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Advances in Anatomic Pathology:
doi: 10.1097/PAP.0b013e3182169934
Review Articles

Approach to the Intraoperative Consultation for Neurosurgical Specimens

Somerset, Hilary Lynch MD*; Kleinschmidt-DeMasters, Bette Kay MD

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Intraoperative consultation remains an invaluable tool in the initial evaluation of surgically excised specimens. Good communication is required between the pathologist and surgeon to obtain the best care for their mutual patient. Intraoperative consultation (frozen section, FS) provides a preliminary diagnosis for the surgeon and aids in guiding his/her subsequent surgical approach. For the pathologist, it serves to assess tissue adequacy in the context of the clinical and imaging features of the patient. FS can guarantee that the surgeon is in the desired anatomic location, but most often serves to ensure that adequate amounts of abnormal, and likely diagnostic, tissue will be available to the pathologist to render a final diagnosis on permanent sections. The preliminary evaluation of tissue at the time of intraoperative FS also guides the pathologist in the ordering of ancillary studies, some of which need to be performed on fresh or frozen tissues and must be sent at the time of the intraoperative consultation. This brief review will specifically focus on the role of the pathologist who is called to perform a FS for a neurosurgical specimen. We will discuss (1) the goals of the neurosurgeon for the intraoperative consultation, (2) how to achieve optimal communication between neurosurgeon and pathologist at the time of the FS, (3) what constitutes reasonable and unreasonable expectations by the neurosurgeon for the FS, (4) choices of techniques that can be used by the pathologist, (5) what tissue should be triaged, and (6) common discrepancies between FS and permanent section diagnoses in central nervous system disorders. The published literature on FS and permanent section discrepancies will be briefly reviewed so that pathologists will understand that some difficulties are inherent in neurosurgical specimens and are not specific to their practice, or to a given pathologist. Hopefully, this knowledge will enhance pathologists' confidence as they negotiate how best to handle this time-sensitive, and sometimes angst-producing, task.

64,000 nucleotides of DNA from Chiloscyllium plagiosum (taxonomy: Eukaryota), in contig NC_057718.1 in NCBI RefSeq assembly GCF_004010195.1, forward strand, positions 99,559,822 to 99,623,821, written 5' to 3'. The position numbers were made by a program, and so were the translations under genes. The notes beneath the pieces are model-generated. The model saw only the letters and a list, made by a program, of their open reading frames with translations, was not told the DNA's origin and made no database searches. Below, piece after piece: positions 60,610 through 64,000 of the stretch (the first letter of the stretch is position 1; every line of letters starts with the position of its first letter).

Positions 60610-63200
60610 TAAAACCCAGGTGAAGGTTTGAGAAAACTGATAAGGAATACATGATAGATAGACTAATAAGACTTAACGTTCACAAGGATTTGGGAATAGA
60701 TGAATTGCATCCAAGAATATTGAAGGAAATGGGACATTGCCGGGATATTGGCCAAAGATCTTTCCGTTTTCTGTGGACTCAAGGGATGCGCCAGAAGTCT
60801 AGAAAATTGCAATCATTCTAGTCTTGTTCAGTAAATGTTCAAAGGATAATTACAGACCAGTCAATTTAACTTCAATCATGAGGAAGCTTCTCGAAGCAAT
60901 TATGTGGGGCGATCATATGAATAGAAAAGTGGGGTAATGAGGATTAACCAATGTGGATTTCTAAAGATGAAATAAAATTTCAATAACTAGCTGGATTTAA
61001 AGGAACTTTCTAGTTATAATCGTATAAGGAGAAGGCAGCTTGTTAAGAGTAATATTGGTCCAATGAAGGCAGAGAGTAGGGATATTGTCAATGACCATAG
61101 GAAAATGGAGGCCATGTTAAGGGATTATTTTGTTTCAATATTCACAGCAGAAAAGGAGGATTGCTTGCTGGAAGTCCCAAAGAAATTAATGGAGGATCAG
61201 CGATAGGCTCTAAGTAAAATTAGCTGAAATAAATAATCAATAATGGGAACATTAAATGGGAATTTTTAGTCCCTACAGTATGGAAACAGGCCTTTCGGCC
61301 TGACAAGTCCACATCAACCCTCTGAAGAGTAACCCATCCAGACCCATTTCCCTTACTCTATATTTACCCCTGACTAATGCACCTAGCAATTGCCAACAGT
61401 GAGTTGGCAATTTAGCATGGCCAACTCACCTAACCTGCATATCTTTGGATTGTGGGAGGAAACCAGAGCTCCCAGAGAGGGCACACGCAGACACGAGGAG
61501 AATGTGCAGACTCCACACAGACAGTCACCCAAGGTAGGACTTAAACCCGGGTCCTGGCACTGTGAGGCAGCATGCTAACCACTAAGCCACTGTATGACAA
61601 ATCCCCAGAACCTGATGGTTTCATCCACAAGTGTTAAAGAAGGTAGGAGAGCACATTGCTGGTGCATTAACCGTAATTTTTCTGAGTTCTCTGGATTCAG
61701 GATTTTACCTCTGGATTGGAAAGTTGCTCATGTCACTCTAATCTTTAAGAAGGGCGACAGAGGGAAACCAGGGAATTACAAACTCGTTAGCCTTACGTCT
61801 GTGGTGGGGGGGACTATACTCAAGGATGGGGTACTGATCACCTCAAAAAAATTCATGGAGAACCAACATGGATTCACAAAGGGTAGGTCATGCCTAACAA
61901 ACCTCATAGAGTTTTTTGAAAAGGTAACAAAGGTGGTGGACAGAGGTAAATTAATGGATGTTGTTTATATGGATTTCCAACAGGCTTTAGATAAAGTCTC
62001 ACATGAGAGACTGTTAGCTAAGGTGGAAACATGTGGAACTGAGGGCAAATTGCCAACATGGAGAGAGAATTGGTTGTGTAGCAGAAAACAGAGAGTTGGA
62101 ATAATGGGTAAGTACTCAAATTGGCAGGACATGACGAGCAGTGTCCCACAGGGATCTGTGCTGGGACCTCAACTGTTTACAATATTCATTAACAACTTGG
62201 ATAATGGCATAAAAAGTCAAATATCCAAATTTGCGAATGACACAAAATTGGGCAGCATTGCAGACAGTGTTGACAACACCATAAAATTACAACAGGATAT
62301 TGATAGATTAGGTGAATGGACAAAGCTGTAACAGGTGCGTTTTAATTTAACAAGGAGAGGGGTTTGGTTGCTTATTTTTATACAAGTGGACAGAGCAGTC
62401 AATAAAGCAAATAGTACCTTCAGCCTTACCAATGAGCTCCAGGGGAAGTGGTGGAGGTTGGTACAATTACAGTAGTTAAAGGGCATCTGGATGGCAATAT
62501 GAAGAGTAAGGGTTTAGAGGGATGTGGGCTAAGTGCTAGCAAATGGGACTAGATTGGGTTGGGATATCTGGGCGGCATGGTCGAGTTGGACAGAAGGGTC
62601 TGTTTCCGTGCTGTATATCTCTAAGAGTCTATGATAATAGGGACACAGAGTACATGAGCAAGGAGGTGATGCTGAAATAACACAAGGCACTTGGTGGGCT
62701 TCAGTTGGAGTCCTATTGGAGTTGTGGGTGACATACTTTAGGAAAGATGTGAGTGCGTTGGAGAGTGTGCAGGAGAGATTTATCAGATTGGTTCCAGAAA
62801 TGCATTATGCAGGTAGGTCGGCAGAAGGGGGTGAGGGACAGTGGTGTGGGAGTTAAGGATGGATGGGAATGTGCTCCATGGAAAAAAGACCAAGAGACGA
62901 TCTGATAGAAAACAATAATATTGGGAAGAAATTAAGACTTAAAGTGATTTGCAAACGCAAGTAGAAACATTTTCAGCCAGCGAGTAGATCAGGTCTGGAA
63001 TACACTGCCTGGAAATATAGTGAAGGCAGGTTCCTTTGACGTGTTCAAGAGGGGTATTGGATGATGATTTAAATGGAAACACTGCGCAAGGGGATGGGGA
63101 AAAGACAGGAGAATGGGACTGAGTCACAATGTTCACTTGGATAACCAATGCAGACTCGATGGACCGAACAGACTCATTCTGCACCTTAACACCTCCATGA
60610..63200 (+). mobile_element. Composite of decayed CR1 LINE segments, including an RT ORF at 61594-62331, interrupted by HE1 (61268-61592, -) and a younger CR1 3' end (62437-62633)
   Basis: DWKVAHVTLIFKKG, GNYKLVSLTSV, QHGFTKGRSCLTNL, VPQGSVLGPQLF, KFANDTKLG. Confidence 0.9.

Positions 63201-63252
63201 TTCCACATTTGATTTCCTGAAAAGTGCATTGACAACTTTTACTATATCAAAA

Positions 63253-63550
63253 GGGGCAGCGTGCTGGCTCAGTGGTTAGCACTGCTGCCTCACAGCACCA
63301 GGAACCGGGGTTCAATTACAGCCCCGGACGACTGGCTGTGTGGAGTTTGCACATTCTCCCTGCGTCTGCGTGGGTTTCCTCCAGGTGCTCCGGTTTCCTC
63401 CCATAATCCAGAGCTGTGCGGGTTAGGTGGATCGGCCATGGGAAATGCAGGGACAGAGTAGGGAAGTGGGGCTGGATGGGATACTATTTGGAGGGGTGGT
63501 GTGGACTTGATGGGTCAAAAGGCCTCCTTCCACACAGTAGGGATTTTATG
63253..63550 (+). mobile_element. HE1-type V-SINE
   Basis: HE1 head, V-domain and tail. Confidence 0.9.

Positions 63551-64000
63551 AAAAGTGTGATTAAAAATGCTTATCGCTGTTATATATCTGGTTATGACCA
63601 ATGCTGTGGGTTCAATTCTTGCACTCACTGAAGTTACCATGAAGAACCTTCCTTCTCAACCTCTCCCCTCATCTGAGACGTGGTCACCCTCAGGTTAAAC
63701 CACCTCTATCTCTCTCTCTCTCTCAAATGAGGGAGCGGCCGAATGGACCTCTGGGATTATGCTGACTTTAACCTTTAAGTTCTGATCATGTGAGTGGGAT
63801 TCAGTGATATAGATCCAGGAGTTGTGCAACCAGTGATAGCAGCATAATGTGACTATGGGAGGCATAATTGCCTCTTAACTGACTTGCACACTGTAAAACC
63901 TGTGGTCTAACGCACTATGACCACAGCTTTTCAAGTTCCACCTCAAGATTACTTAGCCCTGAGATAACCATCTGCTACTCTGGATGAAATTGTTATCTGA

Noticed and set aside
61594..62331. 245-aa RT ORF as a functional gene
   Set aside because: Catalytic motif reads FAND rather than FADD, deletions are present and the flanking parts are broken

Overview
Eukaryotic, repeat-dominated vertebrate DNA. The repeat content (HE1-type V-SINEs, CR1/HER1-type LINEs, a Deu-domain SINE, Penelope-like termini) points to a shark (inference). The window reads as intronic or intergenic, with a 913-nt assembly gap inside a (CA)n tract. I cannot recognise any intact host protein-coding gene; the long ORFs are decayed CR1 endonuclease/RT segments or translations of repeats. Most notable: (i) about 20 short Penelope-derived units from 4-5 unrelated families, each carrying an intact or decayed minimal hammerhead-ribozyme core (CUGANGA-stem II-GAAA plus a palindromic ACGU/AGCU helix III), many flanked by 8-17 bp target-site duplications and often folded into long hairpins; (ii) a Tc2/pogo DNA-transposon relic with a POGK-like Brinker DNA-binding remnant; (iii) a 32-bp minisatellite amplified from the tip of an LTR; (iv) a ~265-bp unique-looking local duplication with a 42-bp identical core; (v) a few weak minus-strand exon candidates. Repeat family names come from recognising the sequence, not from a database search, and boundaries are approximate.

© 2011 Lippincott Williams & Wilkins, Inc.


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